Noor Dean was admitted to practice in Victoria in 1988 and carried on a sole practice under the name of MLC Lawyers. He has not held a practising certificate since April 2017.
He was instructed to act on behalf of Wali Ahmed Omar in March 2014 in relation to a claim for compensation pursuant to common law against Mr Omar’s former employer regarding injuries sustained in the course of his employment.
In light of failures by Mr Dean to complete legal work in relation to the common law claim from approximately June 2014 until 2016, and Mr Omar attempting to contact Mr Dean on numerous occasions between September 2014 and April 2016, a complaint was lodged with the Victorian Legal Services commissioner in October 2016.
Following this, the LSC wrote to Mr Dean advising him of the complaint and requested information regarding his dealings with Mr Omar. However, he failed to respond on time, and in subsequent correspondence failed to provide all information requested and failed to respond to subsequent requests.
He pleaded guilty to three charges: misconduct at common law for failing to adequately communicate with Mr Omar in relation to the common law claim and failing to take any substantive step in relation to that claim; two, professional misconduct for failing to provide information contained in correspondence from the LSC within specified time frames; and unsatisfactory professional conduct for receiving transit money for which he failed to keep a record, including particulars sufficient to identify the purpose for which the money was received.
Mr Dean was charged with five offences, however, in light of guilty pleas to three of those charges, and his undertaking not to make an application for a practising certificate anywhere in Australia at any time, the additional two charges were dropped.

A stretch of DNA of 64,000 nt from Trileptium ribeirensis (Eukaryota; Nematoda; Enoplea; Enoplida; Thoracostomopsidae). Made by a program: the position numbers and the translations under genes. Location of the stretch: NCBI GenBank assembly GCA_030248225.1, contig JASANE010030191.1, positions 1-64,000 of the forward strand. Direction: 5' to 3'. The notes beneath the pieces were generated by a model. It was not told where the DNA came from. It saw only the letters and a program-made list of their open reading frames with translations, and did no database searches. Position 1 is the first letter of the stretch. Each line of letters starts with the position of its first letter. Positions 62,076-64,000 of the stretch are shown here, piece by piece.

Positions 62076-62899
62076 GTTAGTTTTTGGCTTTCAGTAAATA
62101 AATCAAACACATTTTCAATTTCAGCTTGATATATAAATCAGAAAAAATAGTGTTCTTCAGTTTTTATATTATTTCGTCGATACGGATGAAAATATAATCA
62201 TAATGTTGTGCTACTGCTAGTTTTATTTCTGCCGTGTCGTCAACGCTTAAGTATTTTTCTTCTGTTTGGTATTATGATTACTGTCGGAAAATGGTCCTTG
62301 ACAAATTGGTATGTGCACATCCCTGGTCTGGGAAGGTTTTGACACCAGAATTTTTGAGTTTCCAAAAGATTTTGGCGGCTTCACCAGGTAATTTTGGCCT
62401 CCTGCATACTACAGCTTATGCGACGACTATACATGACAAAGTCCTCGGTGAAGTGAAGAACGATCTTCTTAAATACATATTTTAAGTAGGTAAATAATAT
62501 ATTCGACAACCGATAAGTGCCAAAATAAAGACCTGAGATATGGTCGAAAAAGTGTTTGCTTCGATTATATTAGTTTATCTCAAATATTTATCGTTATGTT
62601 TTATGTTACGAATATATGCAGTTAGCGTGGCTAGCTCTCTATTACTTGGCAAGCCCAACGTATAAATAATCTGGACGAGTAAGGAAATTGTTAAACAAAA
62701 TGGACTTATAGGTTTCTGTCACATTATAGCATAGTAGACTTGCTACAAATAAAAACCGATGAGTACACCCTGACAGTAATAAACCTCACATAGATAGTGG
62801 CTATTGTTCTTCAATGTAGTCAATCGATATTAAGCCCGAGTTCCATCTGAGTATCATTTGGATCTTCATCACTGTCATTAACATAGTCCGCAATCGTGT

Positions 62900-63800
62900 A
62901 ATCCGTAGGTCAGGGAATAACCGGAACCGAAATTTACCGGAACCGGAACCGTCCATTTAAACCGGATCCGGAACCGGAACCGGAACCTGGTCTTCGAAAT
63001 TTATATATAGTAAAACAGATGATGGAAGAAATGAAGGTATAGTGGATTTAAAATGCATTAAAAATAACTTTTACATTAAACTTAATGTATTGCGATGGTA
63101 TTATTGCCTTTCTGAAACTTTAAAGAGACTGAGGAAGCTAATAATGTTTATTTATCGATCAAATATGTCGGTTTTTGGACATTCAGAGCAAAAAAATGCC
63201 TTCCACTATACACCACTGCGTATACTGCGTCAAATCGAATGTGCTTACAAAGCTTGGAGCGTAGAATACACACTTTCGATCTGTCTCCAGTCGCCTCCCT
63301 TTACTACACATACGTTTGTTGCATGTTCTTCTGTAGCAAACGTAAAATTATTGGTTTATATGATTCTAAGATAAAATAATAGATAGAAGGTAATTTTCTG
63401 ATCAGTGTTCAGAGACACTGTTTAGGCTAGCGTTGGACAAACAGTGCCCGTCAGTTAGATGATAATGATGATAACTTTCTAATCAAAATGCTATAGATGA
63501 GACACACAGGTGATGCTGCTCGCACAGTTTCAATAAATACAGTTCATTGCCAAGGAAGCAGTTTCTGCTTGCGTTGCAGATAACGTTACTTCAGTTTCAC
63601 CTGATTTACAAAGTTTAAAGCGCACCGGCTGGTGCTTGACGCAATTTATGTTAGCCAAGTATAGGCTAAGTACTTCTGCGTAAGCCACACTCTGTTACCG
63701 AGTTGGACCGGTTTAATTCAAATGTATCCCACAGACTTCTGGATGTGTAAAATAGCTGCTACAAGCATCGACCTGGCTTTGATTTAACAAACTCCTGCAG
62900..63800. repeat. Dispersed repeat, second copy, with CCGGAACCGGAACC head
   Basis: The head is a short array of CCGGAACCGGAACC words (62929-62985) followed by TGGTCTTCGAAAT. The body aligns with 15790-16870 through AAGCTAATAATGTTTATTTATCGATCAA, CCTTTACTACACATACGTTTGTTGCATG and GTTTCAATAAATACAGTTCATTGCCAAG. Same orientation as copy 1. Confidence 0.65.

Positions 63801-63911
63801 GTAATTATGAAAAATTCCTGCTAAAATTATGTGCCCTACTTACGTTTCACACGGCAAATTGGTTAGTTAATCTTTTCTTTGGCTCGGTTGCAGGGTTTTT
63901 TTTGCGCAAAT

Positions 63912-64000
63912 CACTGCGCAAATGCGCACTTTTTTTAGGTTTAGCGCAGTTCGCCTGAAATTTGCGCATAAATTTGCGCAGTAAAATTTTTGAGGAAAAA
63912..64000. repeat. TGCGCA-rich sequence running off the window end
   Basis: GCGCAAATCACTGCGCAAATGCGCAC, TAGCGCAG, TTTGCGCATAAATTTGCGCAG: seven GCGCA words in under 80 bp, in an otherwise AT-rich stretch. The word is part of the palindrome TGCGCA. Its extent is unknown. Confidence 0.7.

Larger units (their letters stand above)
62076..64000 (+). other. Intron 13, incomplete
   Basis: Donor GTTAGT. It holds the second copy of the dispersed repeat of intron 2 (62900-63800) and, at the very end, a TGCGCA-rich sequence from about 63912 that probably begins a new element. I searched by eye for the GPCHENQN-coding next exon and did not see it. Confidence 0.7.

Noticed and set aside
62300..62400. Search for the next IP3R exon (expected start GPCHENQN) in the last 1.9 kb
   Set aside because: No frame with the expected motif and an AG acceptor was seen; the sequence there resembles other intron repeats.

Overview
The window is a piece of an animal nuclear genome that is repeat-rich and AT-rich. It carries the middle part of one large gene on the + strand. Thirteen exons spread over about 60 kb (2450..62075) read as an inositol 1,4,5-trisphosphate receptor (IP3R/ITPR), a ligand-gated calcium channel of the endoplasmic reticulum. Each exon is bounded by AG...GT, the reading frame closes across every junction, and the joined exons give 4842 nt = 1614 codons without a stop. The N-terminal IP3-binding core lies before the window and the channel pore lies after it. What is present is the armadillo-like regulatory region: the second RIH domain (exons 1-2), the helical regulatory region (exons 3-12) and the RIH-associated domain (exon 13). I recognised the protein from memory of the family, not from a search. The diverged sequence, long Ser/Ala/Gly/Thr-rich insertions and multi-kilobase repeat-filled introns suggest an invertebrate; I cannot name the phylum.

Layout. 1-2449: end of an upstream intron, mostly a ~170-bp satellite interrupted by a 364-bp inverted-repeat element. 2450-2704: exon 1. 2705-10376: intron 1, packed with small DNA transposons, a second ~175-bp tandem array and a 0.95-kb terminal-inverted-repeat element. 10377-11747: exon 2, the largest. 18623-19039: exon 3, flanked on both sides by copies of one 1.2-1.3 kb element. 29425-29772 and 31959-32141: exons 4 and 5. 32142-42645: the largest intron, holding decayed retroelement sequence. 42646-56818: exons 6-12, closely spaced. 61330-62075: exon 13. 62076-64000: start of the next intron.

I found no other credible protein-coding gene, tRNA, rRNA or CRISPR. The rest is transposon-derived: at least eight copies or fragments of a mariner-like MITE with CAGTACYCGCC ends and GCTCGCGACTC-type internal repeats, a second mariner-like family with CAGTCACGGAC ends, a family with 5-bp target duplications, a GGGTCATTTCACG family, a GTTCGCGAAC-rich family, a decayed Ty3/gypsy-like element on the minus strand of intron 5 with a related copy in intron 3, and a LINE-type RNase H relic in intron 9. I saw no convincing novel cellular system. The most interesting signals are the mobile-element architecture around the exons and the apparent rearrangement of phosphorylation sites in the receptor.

LSC suggested that the appropriate penalty be a reprimand and fine of $8,000, which Mr Dean agreed to.
The Victoria Civil and Administrative Tribunal said that Mr Dean was obligated to act with “due care and skill” in the best interests of his clients, such attending to client responsibilities efficiently and not leaving clients “in the lurch”.
“Mr Dean failed to do so, in a manner which has had serious consequences for Mr Omar. He compounded these matters by failing to respond promptly, or in some cases at all, to requests from the commissioner, which has a serious impact on the commissioner's ability to investigate the complaint and arrange the return of Mr Omar's file so that he could instruct a new solicitor to assist with his common law claim,” the tribunal determined.
His early guilty pleas, as well as his “glowing” references, were taken into account, as well as his community service.
Ultimately, the tribunal agreed with the submission that Mr Dean should be reprimanded and fined $8,000 in response to his guilty pleas for misconduct at common law, professional misconduct and unsatisfactory professional conduct. He was further ordered to pay costs.